The DRPA was established pursuant to the DRPA Compact. Congressional consent to the Compact transformed it into federal law. Cuyler v. Adams, 449 U.S. 433, 438, 66 L. Ed. 2d 641, 101 S. Ct. 703 (1981); Petty v. Tennessee-Missouri Bridge Comm'n, 359 U.S. 275, 278, 3 L. Ed. 2d 804, 79 S. Ct. 785 (1959). The court's interpretation of the terms of the Compact is, therefore, governed by federal law. Cuyler, 449 U.S. at 438; Petty, 359 U.S. at 278; State ex rel. Dyer v. Sims, 341 U.S. 22, 27-29, 95 L. Ed. 713, 71 S. Ct. 557 (1951); Delaware River Joint Toll Bridge Comm'n v. Colburn, 310 U.S. 419, 427-28, 84 L. Ed. 1287, 60 S. Ct. 1039 (1940); Alcorn V. Wolfe, 827 F. Supp. 47, 52-53 (D.D.C. 1993); Yancoskie v. Delaware River Port Auth., 385 F. Supp. 1170, 1171-72 (D.N.J. 1974), rev'd on other grounds, 528 F.2d 722 (3d Cir. 1975). What is not clear, however, is to what extent the court may look to the laws of Pennsylvania in construing the Compact's provisions. The Supreme Court's decisions holding that the interpretation of a congressionally sanctioned interstate compact presents a question of federal law provide some guidance on this issue.
In Delaware River Joint Toll Bridge Comm'n v. Colburn, the Supreme Court held that "the construction of [an interstate] compact sanctioned by Congress by virtue of Article I, § 10, Clause 3 of the Constitution, involves a federal 'title, right, privilege, or immunity.'" 310 U.S. at 427-28 (quoting 28 U.S.C. § 334). In Dyer v. Sims, the Court found that its authority to construe an interstate agreement was based on its duty to "determine the nature and scope of obligations" between states. 341 U.S. at 28.
The Supreme Court's conclusion that the interpretation of a congressionally approved interstate agreement presents a question of federal law rests upon the need to "safeguard . . . national interest[s]" that are necessarily affected when two or more states enter into agreements that potentially impact federal authority. Id. at 27-28.
In order to fully ensure the protection of federal interests, the interpretation of an interstate compact necessarily must comport with federal law. For the Supreme Court to have held otherwise would have resulted in states acting as the final arbiters in interstate disputes regarding the meaning of congressionally approved interstate agreements. Id. at 28. States would have held the power to unilaterally nullify compacts, and their terms would have been subject to varying interpretations.
The Supreme Court's decision in Dyer arose in precisely this context. In a decision construing West Virginia's obligations under the Ohio River Valley Water Sanitation Compact, the West Virginia Supreme Court held certain aspects of the compact void based on provisions in the West Virginia Constitution. While noting that "every deference will be shown to what the highest court of a State deems to be the law and policy of its State, particularly when recondite or unique features of local law are urged," the Dyer Court held that the Supreme Court has "the final power to pass upon the meaning and validity of compacts." Id. In Petty v. Tennessee-Missouri Bridge Comm'n, the Supreme Court clarified Dyer by stating that "while we show deference to state law in construing a compact, state law as pronounced in prior adjudications and rulings is not binding." 359 U.S. at 278 n.4 (citations omitted). See also Alcorn, 827 F. Supp. at 52-53 (noting that states may not unilaterally modify terms of congressionally approved interstate compacts and that compact terms take precedence over conflicting state law); Yancoskie, 385 F. Supp. at 1172 (state law may be consulted in construing compacts, but does not control).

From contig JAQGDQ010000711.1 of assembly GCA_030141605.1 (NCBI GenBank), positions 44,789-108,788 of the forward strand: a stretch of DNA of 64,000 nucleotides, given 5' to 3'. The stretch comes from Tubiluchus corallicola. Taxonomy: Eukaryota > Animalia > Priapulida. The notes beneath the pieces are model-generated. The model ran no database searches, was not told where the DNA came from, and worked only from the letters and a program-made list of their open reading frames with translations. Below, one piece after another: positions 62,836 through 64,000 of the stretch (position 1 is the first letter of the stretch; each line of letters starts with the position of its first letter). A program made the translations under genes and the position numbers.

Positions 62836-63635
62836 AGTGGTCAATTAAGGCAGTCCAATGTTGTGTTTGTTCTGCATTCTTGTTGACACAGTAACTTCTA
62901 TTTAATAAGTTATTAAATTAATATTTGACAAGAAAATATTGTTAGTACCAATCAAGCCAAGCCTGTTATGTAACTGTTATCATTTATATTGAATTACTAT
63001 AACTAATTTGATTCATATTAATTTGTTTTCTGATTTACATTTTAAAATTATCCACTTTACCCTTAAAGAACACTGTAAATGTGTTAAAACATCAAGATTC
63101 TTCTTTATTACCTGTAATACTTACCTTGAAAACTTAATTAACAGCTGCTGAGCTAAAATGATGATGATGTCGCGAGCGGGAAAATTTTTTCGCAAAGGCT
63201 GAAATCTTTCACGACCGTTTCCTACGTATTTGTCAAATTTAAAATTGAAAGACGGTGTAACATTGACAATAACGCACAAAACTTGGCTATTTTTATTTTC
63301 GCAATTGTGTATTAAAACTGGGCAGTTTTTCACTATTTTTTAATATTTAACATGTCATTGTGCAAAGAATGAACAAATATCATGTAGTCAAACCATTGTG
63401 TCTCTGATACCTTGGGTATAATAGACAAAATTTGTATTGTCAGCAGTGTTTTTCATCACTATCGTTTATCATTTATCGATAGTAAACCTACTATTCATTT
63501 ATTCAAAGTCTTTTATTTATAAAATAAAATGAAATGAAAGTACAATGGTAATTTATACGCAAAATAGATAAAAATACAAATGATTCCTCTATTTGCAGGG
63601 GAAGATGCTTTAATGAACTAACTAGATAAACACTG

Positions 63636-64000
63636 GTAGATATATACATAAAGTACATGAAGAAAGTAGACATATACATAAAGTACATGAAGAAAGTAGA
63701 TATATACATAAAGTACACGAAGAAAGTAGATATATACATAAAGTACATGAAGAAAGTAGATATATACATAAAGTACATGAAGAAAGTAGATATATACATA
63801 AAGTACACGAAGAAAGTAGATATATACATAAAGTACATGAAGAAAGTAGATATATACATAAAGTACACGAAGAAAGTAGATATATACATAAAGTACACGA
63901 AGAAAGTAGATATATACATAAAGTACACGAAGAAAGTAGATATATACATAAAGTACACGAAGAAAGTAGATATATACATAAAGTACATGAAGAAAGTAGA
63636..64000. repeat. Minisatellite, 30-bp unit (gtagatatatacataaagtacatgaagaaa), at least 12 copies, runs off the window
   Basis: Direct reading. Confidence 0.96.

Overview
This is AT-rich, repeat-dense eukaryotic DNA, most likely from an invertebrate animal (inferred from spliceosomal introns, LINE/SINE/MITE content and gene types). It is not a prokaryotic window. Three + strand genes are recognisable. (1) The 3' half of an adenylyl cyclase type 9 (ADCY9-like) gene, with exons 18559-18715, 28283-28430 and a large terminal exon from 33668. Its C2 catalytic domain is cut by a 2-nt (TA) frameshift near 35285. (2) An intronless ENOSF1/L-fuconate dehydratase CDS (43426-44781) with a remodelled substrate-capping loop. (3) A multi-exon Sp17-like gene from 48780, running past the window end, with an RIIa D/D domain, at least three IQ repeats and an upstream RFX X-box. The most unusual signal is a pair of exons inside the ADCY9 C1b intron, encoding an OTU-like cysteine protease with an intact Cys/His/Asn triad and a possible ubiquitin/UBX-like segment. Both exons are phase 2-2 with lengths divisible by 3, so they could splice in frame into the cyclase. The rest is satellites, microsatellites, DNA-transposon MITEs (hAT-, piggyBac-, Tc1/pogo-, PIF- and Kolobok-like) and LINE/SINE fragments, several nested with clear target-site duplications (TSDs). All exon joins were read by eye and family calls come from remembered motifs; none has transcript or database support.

The court notes that the application of federal law to the question at hand, whether the Governor of Pennsylvania may remove a Commissioner of the DRPA, seems somewhat inappropriate given the nature of the issue. Although it recognizes that in most instances the construction of an interstate compact involves issues of national importance, it is not clear to the court that the instant case raises such a concern. The question of whether or not the Governor has the authority to remove at will a member of the DRPA does not fall within the class of cases that have resulted in the clear precedent that the interpretation of a congressionally approved interstate compact presents a federal question and must proceed in accordance with federal law. Almost all of the cases that have resulted in the Supreme Court holding that federal law governs the construction of congressionally sanctioned interstate agreements involved issues that were central to the compacts' operations and therefore of national importance. See Cuyler, 449 U.S. at 435 (issue of whether incarcerated prisoners maintain right to pretransfer hearing before being transferred to another state pursuant to Article IV of Detainer Agreement); Petty, 359 U.S. at 280 (question of whether states to compact waived immunity from suit); Dyer, 341 U.S. at 27 (review of West Virginia Supreme Court's holding that state legislature's ratification of Ohio River Valley Sanitation Compact invalid). The court's concern in applying federal law to the case at hand stems from its reluctance to "dislodge" the laws of the Commonwealth of Pennsylvania which address what is primarily a matter of "local concern" -- the ability of the Governor to remove a member of the DRPA. See Petty, 359 U.S. at 289 (Frankfurter, J., dissenting) ("To imply from a congressional consent changes in the law of the Compact States of merely local concern . . . would constitute a complete disregard of the purpose of the Constitution in requiring congressional consent to Compacts. Such disregard would introduce a wholly irrational disharmony in the application of local policy.").